Americans willing to pay more to bridge the racial wealth gap

FUND FOR SOCIAL EQUITY tested a seal to identify Black-owned businesses and found Americans are willing to pay more to close the racial wealth gap. (Image courtesy Jake MacDonald/Minneapolis Fed.)

This post was originally published on Defender Network

by Gregory Stevenson

In news that may be surprising to many, unprecedented national research released recently suggests that most Americans are willing to pay a premium price for products and services if they know that they are helping to reduce the racial wealth gap in the U.S.

The study was cited by Fund for Social Equity, a new nonprofit that works to change the reality of the ongoing racial wealth gap through research-first, marketing-based solutions.

That gap between Black and White households continues to widen in the U.S. and now stands at $44,890 and $285,010, respectively, according to the latest research from the Board of Governors of the Federal Reserve.

Fund for Social Equity has tested a seal to identify businesses owned and operated by Blacks as a way to reduce the wealth disparity between Black and White Americans.

  • 47 percent of all Americans surveyed definitely or probably would buy, and that rises to 78 percent among Black Americans,
  • 77 percent were neutral to positive on the concept, and,
  • Alienation (rejection of the concept) at 23 percent was low.

“We approach the racial wealth gap with a marketing-first mindset and our research finds that nearly half of all Americans definitely or probably —top two boxes—would purchase at a higher price products and services identified as Black-owned,” said Mark Koide, co-founder of the Fund for Social Equity (FSE) and a life-long marketeer. “This is a potential game-changer for any business that is Black-owned and seeks to differentiate itself.”

FSE is led by an inclusive Board of Advisors also available at, which is comprised largely of marketing and nonprofit leaders who are committed to ending the racial wealth gap.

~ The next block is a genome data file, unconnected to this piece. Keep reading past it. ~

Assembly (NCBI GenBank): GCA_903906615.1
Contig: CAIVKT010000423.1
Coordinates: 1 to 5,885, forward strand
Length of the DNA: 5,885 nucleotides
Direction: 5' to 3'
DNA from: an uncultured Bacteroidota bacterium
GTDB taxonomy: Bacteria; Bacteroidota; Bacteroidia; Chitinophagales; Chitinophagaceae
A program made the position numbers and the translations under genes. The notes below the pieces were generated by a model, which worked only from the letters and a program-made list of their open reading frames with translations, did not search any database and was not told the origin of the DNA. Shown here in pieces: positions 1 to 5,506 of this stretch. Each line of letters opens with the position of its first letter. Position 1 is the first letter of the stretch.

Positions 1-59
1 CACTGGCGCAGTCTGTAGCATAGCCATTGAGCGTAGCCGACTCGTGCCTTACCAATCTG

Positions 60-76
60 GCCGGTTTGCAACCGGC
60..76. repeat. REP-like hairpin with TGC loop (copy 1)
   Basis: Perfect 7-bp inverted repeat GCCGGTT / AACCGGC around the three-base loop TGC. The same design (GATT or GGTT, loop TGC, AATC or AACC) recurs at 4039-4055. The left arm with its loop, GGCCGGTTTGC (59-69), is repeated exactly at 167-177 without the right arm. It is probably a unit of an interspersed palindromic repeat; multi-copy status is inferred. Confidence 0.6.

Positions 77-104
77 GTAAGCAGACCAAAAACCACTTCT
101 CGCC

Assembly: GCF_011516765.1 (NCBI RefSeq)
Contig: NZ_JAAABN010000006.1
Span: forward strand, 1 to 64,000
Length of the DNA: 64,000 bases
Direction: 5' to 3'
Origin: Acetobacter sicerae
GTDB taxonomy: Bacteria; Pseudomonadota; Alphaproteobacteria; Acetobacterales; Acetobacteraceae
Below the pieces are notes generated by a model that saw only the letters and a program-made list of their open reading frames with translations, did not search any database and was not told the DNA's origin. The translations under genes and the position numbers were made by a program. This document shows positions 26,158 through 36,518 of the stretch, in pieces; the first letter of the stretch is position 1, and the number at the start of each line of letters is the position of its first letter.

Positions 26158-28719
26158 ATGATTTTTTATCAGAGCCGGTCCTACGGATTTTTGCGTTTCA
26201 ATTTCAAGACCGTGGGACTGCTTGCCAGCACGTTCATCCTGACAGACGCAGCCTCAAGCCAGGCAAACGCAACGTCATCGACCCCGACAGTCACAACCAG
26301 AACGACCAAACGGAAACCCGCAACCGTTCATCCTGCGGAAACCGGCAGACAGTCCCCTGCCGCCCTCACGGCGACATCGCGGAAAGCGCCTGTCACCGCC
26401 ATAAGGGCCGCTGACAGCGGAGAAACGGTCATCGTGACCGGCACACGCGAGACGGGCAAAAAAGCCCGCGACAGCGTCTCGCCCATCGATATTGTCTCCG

“In addition to finding large and scalable subgroups within the national general population panel which supported the distinguishing seal with top two box scores of 47 percent, there were very few concept rejectors,” said April Jeffries, who led the FSE team at global researcher Ipsos and serves as its global president of ethnography and immersion. “The bottom two boxes account for less than 25 percent. The concept is much less polarizing than we initially expected.”

Arva R. Rice, CEO of the New York Urban League, added, “The New York Urban League commends the Fund for Social Equity on its commitment to decreasing the wealth gap between Black and other Americans.”

Mark Winston Griffith, an advisor to FSE who is an award-winning journalist, professor of Community Economic Development at Pratt Institute, and co-founder of several New York-based consumer cooperatives, said, “The FSE is sharing our research and is interested in collaborating with like-minded partners who believe the racial wealth gap can be addressed from a community-up perspective by driving more dollars to Black-owned businesses.

More than 15 business sectors were tested and everyday purchases in food and consumer products scored the highest in appeal across expenditure categories. Additional analysis provides detailed breakdowns by regions and demographics of the U.S.

By region, the West South Central, Middle Atlantic, South Atlantic, Pacific, and East North Central Census divisions demonstrated greatest appeal. And among demographics, Millennials, Blacks and Democrats demonstrated the strongest interest.

The label is envisioned for use in all industries—B2B and B2C. It will also be featured at retail and employer sites as a badge indicating fulfillment and ongoing verification of the stringent FSE standards, which as tested include: Black American ownership of more than 50 percent of the company, and operated with more than 25 percent in all management positions identifying as Black American.






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